A team of US researchers working on behalf of the US Department of Defence DARPA (Defence Advanced Research Projects Agency) announced on Thursday they have developed the world’s lightest material so light it can be placed atop a mature dandelion fluff without damaging it.
The new material is 99.99% open volume while the 0.01% of the actual material is a micro-lattice of interconnected nickel-phosphorus hollow tubes. The tubes’ wall thickness is just 100 nanometers, or about 1,000 times thinner than a typical human hair.
The material is arranged similar to the way the Eiffel Tower is constructed, using an open hierarchal lattice design that has been proven to be both light and strong and contributes to the material’s ultra-low density of just 0.9mg per cubic centimetre.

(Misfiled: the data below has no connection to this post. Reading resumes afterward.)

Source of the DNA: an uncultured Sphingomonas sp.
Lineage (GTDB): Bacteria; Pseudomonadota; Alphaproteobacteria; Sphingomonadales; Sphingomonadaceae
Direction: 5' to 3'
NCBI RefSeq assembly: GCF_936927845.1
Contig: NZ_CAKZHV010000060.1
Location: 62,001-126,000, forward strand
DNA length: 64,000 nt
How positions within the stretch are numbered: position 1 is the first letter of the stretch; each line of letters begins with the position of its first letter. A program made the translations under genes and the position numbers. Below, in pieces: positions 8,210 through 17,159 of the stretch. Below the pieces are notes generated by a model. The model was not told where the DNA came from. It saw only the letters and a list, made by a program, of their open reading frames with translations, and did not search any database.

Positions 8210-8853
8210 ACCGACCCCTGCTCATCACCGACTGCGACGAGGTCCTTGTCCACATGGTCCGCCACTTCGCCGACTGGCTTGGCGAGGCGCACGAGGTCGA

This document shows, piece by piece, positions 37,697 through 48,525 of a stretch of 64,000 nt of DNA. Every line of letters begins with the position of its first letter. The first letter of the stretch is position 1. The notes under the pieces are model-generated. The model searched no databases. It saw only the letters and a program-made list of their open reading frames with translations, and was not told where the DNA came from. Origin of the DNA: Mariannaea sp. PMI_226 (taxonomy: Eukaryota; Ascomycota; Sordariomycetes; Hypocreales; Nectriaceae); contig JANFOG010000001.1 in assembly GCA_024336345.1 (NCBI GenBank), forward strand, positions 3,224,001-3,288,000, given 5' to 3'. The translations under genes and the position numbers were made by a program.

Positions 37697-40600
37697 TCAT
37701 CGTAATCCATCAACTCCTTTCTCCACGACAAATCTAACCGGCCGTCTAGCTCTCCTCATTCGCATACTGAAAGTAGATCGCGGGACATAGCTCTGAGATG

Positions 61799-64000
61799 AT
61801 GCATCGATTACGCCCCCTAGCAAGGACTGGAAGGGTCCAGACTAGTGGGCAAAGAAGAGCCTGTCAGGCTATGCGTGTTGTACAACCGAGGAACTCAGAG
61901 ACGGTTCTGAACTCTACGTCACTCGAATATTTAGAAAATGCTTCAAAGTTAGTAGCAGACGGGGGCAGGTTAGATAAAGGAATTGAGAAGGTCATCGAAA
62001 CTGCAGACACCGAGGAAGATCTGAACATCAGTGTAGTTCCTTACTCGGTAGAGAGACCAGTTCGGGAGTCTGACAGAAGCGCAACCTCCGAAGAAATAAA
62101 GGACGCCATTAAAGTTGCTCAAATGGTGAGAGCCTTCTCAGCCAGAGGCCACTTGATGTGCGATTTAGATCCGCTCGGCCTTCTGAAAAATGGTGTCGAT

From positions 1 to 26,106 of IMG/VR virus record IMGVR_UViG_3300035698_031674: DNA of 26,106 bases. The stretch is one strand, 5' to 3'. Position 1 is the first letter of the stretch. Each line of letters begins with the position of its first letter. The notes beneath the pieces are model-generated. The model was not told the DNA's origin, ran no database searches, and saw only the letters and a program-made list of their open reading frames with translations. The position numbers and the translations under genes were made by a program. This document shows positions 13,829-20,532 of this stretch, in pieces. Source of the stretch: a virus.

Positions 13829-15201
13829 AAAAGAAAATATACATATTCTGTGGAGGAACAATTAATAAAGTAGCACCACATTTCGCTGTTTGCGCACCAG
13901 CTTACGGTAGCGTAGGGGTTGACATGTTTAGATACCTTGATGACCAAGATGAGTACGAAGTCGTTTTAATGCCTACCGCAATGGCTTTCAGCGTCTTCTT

The material is able to completely recover more than 50% strain. As a result, researchers say the material could be used in applications that include shock energy, acoustic, and vibration energy damping, battery electrodes, and other specialized applications requiring a light-weight yet durable material.
The team that developed the material include researchers from the University of California, Irvine, the California Institute of Technology, and HLR Laboratories of California.